Using Training Monotony to design better programs
Research has shown that spikes in training loads are obvious factors in non-contact injuries1, 2. On the other hand, however, low variability in training loads can mean that the training stimulus is not enough to promote adaptations and improvements. Or that rest is not sufficient and there is a risk of overtraining, injury, or illness. In this article, we’ll define training monotony and outline how coaches can use it to optimize their programming.
What is Training Monotony? /
Training Monotony is a statistical tool proposed by Carl Foster3 that evaluates the variability of daily training loads over a period of time.
There are many ways of monitoring training loads, each with its own advantages and disadvantages. A simple and widely adopted method of quantifying training load however is sRPE, Session Rate of Perceived Exertion. It uses a modified Borg Scale rating of perceived exertion RPE) for athletes to gauge the intensity of their session. The athlete’s RPE is multiplied by their session duration to calculate the sRPE. It is recorded for every session and then daily and weekly loads are computed.
Training Monotony is then calculated by dividing the average daily training load by the standard deviation (how much difference there is between each session compared to the session average).
The Danger of Monotonous Training /
High monotony values (typically >2) can indicate a high risk of overtraining, illness, or injury3 when combined with intensive training.
When coupled with a lack of intensity, high monotony values can also indicate that a program may be ineffective and lacking the stimulus necessary to drive adaptation and improvement in athletes.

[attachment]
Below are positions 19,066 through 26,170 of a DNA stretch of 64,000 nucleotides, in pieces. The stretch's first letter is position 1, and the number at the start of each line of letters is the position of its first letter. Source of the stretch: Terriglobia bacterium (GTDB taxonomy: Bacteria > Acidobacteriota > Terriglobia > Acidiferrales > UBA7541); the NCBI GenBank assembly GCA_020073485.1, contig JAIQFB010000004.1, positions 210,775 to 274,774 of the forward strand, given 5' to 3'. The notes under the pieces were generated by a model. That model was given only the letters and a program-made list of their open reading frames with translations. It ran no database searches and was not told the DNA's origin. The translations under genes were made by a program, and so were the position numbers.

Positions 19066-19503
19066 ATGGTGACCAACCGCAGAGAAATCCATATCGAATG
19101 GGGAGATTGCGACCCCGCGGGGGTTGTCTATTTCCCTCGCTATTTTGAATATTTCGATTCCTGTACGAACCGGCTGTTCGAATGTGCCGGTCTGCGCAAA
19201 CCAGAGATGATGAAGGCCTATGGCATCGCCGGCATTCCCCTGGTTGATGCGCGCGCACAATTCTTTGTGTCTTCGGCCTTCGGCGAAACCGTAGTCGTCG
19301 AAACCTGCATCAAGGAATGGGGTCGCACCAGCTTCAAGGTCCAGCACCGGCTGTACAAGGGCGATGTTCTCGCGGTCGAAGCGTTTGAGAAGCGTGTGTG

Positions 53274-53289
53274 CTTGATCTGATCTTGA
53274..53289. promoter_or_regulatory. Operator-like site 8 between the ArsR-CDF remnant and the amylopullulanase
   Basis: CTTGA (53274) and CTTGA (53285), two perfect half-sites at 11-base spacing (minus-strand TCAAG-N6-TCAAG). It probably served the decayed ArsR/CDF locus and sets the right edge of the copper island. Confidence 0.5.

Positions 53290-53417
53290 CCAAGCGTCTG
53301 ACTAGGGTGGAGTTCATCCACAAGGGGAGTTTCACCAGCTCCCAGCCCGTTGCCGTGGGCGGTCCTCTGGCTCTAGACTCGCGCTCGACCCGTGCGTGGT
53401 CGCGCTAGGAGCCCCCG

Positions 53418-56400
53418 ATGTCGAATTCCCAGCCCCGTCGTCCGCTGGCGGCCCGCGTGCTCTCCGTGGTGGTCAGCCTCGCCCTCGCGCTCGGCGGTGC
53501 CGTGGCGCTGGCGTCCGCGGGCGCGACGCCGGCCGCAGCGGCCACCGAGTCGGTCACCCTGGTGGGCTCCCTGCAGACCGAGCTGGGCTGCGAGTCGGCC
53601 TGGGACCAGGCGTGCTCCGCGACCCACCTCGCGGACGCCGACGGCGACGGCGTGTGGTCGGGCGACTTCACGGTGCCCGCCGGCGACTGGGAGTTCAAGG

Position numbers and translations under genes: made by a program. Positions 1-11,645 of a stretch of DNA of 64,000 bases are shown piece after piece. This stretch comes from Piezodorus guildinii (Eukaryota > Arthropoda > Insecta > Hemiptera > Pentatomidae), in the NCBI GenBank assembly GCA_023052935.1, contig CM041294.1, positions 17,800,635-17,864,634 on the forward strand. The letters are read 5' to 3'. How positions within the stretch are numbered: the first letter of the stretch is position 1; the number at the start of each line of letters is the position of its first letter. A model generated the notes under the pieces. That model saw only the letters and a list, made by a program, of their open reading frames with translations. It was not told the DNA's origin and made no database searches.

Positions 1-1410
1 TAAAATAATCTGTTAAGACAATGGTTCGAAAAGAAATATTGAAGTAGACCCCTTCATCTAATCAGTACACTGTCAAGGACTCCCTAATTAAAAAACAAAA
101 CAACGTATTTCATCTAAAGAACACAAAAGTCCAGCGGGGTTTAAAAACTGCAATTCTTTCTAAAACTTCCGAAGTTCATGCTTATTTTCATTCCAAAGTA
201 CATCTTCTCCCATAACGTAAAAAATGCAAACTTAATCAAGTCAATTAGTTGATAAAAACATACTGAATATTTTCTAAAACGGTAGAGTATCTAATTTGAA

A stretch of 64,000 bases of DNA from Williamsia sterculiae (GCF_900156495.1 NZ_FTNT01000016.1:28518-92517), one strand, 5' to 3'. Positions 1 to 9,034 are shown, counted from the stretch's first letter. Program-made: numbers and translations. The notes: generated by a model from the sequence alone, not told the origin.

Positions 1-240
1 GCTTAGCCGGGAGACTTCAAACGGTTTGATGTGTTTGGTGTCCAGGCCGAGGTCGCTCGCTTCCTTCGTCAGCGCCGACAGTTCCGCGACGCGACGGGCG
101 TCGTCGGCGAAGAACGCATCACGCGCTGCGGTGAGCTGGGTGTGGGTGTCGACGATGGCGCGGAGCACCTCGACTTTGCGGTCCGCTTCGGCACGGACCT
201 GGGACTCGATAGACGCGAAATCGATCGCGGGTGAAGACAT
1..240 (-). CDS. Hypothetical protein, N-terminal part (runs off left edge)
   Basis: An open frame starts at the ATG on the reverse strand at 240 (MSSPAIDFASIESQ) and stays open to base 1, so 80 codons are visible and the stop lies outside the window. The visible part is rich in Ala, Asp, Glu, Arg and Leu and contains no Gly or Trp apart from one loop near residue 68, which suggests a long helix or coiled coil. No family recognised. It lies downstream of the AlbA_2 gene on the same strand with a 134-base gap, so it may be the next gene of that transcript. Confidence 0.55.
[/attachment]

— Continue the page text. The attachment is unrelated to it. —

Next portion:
Therefore, low Monotony values, between 1 and 1.5, are preferable. This indicates two things. Firstly, that the training loads are varied enough to trigger adaptations. Secondly, that the rest periods are sufficient to promote recovery between sessions.
On the other hand, low Monotony values are usually associated with periodization programming methods that alternate high and low-intensity workouts.
There is also an important psychological element in providing variation in training intensity and training methods. Athletes can still become bored with a program that promotes athletic improvement which presents coaches with a challenge. They must provide effective loading necessary for adaptation and improvement, while also providing variability in training methods to keep athletes motivated and willing to train.
“They (coaches) must provide effective loading necessary for adaptation and improvement while providing variability in training methods to keep athletes motivated and willing to train.”
Using Training Monotony to Optimize Performance /
So how can you apply Training Monotony to a real-world setting to help you design better programs and optimize performance? It can be used at three different stages of the program to inform decisions and help you refine the program.
Before / Planning with Training Monotony